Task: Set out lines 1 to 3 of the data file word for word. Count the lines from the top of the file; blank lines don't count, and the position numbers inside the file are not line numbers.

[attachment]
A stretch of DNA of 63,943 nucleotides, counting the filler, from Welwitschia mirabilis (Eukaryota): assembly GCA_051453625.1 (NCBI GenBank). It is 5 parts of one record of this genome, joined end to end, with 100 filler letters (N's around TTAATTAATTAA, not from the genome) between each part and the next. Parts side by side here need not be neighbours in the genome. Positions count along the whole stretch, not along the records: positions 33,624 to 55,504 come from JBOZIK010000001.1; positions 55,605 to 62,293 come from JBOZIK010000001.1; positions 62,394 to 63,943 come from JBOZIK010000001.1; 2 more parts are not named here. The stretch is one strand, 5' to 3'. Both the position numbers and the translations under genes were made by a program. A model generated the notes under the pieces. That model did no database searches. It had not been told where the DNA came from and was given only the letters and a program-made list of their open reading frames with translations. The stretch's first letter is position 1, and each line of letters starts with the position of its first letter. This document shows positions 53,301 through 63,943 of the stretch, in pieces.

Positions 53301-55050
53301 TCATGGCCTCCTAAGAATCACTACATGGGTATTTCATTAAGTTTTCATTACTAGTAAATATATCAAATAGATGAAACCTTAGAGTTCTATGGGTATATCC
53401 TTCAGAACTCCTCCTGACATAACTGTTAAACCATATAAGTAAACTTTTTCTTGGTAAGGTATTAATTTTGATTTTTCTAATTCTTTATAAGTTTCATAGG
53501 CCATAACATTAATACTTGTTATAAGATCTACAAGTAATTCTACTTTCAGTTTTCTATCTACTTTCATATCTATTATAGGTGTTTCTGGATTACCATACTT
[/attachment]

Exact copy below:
A stretch of DNA of 63,943 nucleotides, counting the filler, from Welwitschia mirabilis (Eukaryota): assembly GCA_051453625.1 (NCBI GenBank). It is 5 parts of one record of this genome, joined end to end, with 100 filler letters (N's around TTAATTAATTAA, not from the genome) between each part and the next. Parts side by side here need not be neighbours in the genome. Positions count along the whole stretch, not along the records: positions 33,624 to 55,504 come from JBOZIK010000001.1; positions 55,605 to 62,293 come from JBOZIK010000001.1; positions 62,394 to 63,943 come from JBOZIK010000001.1; 2 more parts are not named here. The stretch is one strand, 5' to 3'. Both the position numbers and the translations under genes were made by a program. A model generated the notes under the pieces. That model did no database searches. It had not been told where the DNA came from and was given only the letters and a program-made list of their open reading frames with translations. The stretch's first letter is position 1, and each line of letters starts with the position of its first letter. This document shows positions 53,301 through 63,943 of the stretch, in pieces.

Positions 53301-55050
53301 TCATGGCCTCCTAAGAATCACTACATGGGTATTTCATTAAGTTTTCATTACTAGTAAATATATCAAATAGATGAAACCTTAGAGTTCTATGGGTATATCC